Labour would remain on course to regain all Red Wall seats and could expand overall support if it said Brexit was a mistake.
A poll commissioned by the Constitution Society and published today finds that there would be no electoral penalty for Labour if the Party said Brexit was a mistake, and that it could even gain from doing so. With its present stance of 'make Brexit work', Labour is projected to win 527 seats in the House of Commons, a majority of 404. If it said Brexit was a mistake, its seats total could rise to 550. Labour is currently on course to sweep all 42 Red Wall seats. This poll reveals that the Party would still be on course to win all 42 seats if it said Brexit was a mistake.
The poll found that, among the general population of Great Britain:
Among Red Wall voters:
Andrew Blick, Professor of Politics and Contemporary History, King's College London, and Senior Adviser to the Constitution Society said:
'Most Labour voters backed remain in 2016, and a majority of members of the public seem now to view Brexit as a mistake. But because of the way that the UK "First-Past-the-Post" voting system works, a particular viewpoint can achieve electoral importance out of proportion to its total popularity. Support for Brexit was high in a number of seats that Labour lost in 2019. The party seems to have drawn the conclusion that it cannot come back into power if it criticises Brexit. But, this polling suggests it is mistaken. On this evidence, criticism of Brexit might not be a dealbreaker in the Red Wall, and saying Brexit was a mistake could improve Labour's overall electoral performance.'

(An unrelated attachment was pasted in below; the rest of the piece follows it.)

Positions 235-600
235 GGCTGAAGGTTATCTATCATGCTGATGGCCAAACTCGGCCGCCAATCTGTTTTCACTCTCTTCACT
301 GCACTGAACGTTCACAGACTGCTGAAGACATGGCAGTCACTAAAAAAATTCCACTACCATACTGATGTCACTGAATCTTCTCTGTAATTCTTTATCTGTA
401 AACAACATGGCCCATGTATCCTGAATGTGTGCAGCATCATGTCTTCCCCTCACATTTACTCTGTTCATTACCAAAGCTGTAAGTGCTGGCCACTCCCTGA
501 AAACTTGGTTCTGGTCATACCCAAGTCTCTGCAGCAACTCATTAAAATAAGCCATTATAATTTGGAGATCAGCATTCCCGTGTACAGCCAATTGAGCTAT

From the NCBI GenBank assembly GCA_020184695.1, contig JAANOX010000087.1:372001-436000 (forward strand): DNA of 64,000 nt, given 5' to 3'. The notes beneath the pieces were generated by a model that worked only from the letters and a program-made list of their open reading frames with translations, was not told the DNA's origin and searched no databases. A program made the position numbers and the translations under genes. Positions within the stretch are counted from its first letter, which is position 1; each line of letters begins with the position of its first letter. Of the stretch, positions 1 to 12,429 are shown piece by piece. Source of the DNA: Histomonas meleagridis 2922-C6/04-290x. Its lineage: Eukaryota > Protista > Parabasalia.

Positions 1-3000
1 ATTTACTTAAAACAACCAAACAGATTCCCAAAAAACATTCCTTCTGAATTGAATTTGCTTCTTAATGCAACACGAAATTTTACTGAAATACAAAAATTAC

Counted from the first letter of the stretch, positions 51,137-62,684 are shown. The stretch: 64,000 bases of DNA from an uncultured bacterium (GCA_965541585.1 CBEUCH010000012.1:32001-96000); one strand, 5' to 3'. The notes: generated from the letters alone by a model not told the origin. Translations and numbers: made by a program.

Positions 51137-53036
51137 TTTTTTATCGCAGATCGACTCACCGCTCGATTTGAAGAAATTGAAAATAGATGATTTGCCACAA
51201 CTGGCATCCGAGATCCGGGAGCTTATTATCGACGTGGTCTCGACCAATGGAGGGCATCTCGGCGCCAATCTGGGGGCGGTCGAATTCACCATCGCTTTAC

The Constitution Society is an independent educational foundation which works to promote public understanding of the UK constitution. We monitor constitutional developments and proposals for change, and assess them against core constitutional principles.
Find Out Now interviewed 1,862 GB adults across Great Britain and a further 1,457 GB adults living in "Red Wall" seats online from 10-14 March 2023. Data were weighted to be demographically representative of all GB adults by gender, age, social grade, other demographics and past voting patterns. The sub-samples of those respondents who had a clear voting intention (excluding don't knows and refuseds) were also weighted to be representative. Full details are given in the tables (download Excel workbook).
Find Out Now and Electoral Calculus are both members of the British Polling Council and abide by its rules.